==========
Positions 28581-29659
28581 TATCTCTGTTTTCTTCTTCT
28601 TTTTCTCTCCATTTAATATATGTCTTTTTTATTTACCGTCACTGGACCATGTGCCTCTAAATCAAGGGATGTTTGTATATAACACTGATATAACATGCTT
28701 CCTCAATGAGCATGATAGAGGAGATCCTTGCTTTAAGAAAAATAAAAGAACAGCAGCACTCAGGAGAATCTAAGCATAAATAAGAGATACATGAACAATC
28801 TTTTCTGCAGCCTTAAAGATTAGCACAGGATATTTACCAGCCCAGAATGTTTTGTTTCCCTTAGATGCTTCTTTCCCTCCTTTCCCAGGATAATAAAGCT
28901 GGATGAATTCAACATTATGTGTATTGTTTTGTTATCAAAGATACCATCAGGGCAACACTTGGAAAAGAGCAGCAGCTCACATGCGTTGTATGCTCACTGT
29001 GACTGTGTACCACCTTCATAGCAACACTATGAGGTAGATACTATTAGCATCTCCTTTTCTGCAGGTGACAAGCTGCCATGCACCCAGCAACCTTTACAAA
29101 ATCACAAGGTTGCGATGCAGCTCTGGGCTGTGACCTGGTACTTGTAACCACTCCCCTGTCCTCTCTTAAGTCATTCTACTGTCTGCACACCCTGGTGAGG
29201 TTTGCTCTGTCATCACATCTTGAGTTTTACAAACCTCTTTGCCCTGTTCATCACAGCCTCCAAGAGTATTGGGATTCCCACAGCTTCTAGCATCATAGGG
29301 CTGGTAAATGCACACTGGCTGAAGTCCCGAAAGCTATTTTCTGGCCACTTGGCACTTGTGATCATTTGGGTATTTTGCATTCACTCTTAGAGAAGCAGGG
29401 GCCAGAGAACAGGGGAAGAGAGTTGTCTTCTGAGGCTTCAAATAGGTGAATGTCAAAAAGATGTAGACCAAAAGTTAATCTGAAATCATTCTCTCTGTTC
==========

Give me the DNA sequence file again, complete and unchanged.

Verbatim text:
Positions 28581-29659
28581 TATCTCTGTTTTCTTCTTCT
28601 TTTTCTCTCCATTTAATATATGTCTTTTTTATTTACCGTCACTGGACCATGTGCCTCTAAATCAAGGGATGTTTGTATATAACACTGATATAACATGCTT
28701 CCTCAATGAGCATGATAGAGGAGATCCTTGCTTTAAGAAAAATAAAAGAACAGCAGCACTCAGGAGAATCTAAGCATAAATAAGAGATACATGAACAATC
28801 TTTTCTGCAGCCTTAAAGATTAGCACAGGATATTTACCAGCCCAGAATGTTTTGTTTCCCTTAGATGCTTCTTTCCCTCCTTTCCCAGGATAATAAAGCT
28901 GGATGAATTCAACATTATGTGTATTGTTTTGTTATCAAAGATACCATCAGGGCAACACTTGGAAAAGAGCAGCAGCTCACATGCGTTGTATGCTCACTGT
29001 GACTGTGTACCACCTTCATAGCAACACTATGAGGTAGATACTATTAGCATCTCCTTTTCTGCAGGTGACAAGCTGCCATGCACCCAGCAACCTTTACAAA
29101 ATCACAAGGTTGCGATGCAGCTCTGGGCTGTGACCTGGTACTTGTAACCACTCCCCTGTCCTCTCTTAAGTCATTCTACTGTCTGCACACCCTGGTGAGG
29201 TTTGCTCTGTCATCACATCTTGAGTTTTACAAACCTCTTTGCCCTGTTCATCACAGCCTCCAAGAGTATTGGGATTCCCACAGCTTCTAGCATCATAGGG
29301 CTGGTAAATGCACACTGGCTGAAGTCCCGAAAGCTATTTTCTGGCCACTTGGCACTTGTGATCATTTGGGTATTTTGCATTCACTCTTAGAGAAGCAGGG
29401 GCCAGAGAACAGGGGAAGAGAGTTGTCTTCTGAGGCTTCAAATAGGTGAATGTCAAAAAGATGTAGACCAAAAGTTAATCTGAAATCATTCTCTCTGTTC